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Study finds plants boost workplace productivity

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(NaturalNews) Just about everyone experiences lulls in productivity while at work, but a recent study conducted by researchers at the University of Exeter, working with four other universities, has discovered that adding green plants to work spaces can change that. The findings show that adding such greenery to office environments can not only increase productivity but also lead to better concentration levels, improve overall satisfaction and create happier employees.(1)

"Although previous laboratory research pointed in this direction, our research is, to our knowledge, the first to examine this in real offices, showing benefits over the long term," said lead researcher Marlon Nieuwenhuis. "It directly challenges the widely accepted business philosophy that a lean office with clean desks is more productive." Nieuwenhuis went on to explain that the productivity levels of two offices in the Netherlands and the UK -- a large call center and a city auditor -- were monitored for 18 months, and ultimately, it was found that productivity shot up 15 percent when otherwise sparsely decorated office spaces were enhanced with the addition of plants.(1,2)

Significant improvements on employee memory retention and similar tests were noted, as was overall satisfaction in the workplace. Additionally, their ability to concentrate improved and some even reported an improvement in perceived air quality.(2)

Forget lean, go green: plants better than sparse work environments

Many of the environments, prior to the addition of plants were shockingly "lean," a term that's become synonymous with productivity, which isn't backed by scientific evidence. The idea is that anything other than the necessary items to complete tasks such as computers, staplers and pens, is distracting and, therefore, is not conducive to an efficient workplace. However, as studies are showing, the addition of green plants creates an environment in which people feel more comfortable, less stressed and are more inclined to feel better and excel at tasks at work.

Dr. Chris Knight from Exeter University said, "What was important was that everybody could see a plant from their desk. If you are working in an environment where there's something to get you psychologically engaged you are happier and you work better."

Of the lean concept, study co-author professor Alex Haslam of the University of Queensland's School of Psychology said that their "research questions this widespread conviction that less is more. Sometimes less is just less."(2)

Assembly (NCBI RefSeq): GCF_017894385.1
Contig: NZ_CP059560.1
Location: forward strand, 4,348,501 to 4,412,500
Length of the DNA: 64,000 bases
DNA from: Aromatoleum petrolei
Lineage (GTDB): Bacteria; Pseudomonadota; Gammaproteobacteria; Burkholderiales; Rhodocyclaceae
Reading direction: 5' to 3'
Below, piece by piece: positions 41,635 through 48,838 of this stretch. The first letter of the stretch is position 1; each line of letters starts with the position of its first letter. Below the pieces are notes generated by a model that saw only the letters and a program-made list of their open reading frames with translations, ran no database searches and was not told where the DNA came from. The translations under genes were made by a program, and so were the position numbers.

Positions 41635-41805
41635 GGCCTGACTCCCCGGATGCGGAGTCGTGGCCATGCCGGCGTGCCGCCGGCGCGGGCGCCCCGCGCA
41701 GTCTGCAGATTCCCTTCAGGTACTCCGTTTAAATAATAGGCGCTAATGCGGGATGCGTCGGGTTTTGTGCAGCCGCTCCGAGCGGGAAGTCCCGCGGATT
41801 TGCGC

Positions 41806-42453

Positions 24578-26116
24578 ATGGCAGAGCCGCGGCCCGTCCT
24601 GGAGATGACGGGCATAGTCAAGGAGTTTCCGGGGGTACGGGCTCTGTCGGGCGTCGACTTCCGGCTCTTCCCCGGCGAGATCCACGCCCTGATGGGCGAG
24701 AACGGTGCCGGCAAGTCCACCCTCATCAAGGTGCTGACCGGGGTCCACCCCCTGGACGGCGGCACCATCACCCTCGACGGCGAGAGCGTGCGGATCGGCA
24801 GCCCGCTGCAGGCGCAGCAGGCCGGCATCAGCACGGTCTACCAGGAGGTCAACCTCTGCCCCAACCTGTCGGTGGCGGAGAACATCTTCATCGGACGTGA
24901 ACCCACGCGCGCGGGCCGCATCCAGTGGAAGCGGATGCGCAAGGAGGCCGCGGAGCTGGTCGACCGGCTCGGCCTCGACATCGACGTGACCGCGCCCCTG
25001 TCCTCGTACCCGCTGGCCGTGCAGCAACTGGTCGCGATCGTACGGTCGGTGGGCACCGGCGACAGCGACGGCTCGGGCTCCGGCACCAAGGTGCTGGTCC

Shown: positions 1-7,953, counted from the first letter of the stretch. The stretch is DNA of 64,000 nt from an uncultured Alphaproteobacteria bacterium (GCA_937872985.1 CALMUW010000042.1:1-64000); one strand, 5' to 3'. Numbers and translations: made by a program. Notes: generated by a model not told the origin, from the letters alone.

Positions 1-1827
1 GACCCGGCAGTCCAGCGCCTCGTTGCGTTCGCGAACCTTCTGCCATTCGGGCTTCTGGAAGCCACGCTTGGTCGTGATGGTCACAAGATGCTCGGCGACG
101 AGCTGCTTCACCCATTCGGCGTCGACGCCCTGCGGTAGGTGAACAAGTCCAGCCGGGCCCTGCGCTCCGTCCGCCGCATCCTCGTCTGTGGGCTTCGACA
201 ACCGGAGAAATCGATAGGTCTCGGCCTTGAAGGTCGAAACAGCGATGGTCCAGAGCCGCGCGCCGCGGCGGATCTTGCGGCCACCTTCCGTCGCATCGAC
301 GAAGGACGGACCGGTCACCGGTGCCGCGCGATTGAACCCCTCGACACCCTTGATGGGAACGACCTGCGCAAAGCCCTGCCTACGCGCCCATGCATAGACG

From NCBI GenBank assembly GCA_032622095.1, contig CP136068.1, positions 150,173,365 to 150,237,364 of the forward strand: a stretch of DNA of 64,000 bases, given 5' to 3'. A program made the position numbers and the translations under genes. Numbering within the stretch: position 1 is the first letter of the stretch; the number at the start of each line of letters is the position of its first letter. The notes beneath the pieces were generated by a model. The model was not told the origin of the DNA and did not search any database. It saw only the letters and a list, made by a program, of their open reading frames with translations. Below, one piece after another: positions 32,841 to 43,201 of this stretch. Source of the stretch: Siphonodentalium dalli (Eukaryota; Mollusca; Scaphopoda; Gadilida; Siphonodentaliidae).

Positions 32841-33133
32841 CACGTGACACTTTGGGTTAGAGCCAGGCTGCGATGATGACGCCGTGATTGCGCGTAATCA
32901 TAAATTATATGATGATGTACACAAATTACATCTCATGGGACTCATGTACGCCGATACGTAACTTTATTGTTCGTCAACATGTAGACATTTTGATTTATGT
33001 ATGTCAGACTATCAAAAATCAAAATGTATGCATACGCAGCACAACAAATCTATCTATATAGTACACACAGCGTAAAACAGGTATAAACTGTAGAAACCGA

Best plants for office environments

Plants that are said to be ideal for office environments are plentiful but vary based on each office's lighting situation. For spaces with low light, spider plants and philodendrons are ideal. Areas were light is moderate or primarily artificial, such as in an open-floor office, is good for peace lilies and snake plants, while African violets and aloe plants thrive near windows or in areas where they can get indirect light.(3)

As for aloe plants in particular, consider that have benefits beyond improving productivity and workplace happiness: They can help health, too. Their gel, which resides inside the leaves of the plant and can easily be extracted, possesses antibacterial, antifungal and antiviral properties which studies have found helps heal wounds, destroys cancer cells, fights inflammation and even keeps blood sugar levels stable in diabetics.(4)

Depending on the particular health need and personal preferences, the gel can be applied topically and even consumed by eating it fresh or adding it to smoothies.


(1) http://www.sciencedaily.com

(2) http://www.theguardian.com

(3) http://www.huffingtonpost.com

(4) http://www.naturalnews.com

About the author:
A science enthusiast with a keen interest in health nutrition, Antonia has been intensely researching various dieting routines for several years now, weighing their highs and their lows, to bring readers the most interesting info and news in the field. While she is very excited about a high raw diet, she likes to keep a fair and balanced approach towards non-raw methods of food preparation as well. >>> Click here to see more by Antonia

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